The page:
A microscopic view of Tennessee's legislature-shaped growth.
Tragedy struck this week, as the US Surgeon General
that the mass growing in the greater Nashville
region was, in fact, cancer of the state Legislature, and that its current insurance plan would not cover any sort of invasive surgery to remove it.
“This is one of the most aggressive, repugnant tumors I’ve ever seen,” said the Surgeon General. “It has already spread to the Judiciary
and state Constitution
, and is eyeing the Executive
as we speak. God, I wish we could have caught it sooner.”
One of the so-called “marginally poor” states, Tennessee generates barely enough revenue to disqualify itself from federally guaranteed health care coverage, but lives paycheck-to-paycheck, considering health care to be an unaffordable luxury.
Functional state legislatures are a vital organ of the state, regulating many of the industries and practices that comprise a reasonable modern government. Friends and family of Tennessee urged it to seek medical attention when the legislature developed abnormally high concentrations of guns and regressive taxes, but after years of ignoring the problem, the situation appears dire.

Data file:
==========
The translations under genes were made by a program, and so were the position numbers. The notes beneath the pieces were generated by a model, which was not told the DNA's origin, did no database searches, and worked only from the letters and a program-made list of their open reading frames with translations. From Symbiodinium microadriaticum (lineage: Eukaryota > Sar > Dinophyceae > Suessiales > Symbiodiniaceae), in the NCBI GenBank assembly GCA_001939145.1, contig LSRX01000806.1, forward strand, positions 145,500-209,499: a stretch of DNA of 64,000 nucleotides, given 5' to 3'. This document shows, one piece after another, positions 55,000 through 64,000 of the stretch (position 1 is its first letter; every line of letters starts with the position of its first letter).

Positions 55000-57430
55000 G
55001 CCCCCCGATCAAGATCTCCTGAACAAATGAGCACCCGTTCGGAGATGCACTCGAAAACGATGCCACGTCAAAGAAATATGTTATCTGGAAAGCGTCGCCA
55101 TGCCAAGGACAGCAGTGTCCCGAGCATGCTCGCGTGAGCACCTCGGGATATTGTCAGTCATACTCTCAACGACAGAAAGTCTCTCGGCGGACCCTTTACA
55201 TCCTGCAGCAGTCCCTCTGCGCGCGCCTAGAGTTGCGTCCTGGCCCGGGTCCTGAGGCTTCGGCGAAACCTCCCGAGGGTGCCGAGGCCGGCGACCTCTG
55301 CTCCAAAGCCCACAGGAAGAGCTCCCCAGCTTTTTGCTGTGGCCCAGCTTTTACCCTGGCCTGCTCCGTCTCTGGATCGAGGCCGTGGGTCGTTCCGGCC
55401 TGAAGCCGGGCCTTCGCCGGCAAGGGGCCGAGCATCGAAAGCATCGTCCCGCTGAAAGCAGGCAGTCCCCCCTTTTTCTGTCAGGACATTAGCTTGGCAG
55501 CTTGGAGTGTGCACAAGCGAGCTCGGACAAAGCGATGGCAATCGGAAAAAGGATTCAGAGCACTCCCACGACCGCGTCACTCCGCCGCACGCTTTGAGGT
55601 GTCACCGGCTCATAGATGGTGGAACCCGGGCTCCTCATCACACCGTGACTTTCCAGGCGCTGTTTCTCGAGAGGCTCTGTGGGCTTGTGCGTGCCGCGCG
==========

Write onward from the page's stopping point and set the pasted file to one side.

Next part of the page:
“This cancer has grown unchecked for years, and it appears to be self-funding at present,” the Surgeon General explained, “without treatment I’d give you two years before you experience total public school shut down.”
Doctors recommended the state begin immediate radiation therapy, with debate raging on as to whether the Legislature should be defined as a living person and protected from destruction.
Tennessee has set up a GoFundMe to help defray the cost of medical bills.
Robert Callahan is a Memphian living in Chicago, Wiseguy, and regular contributor to Fly on the Wall.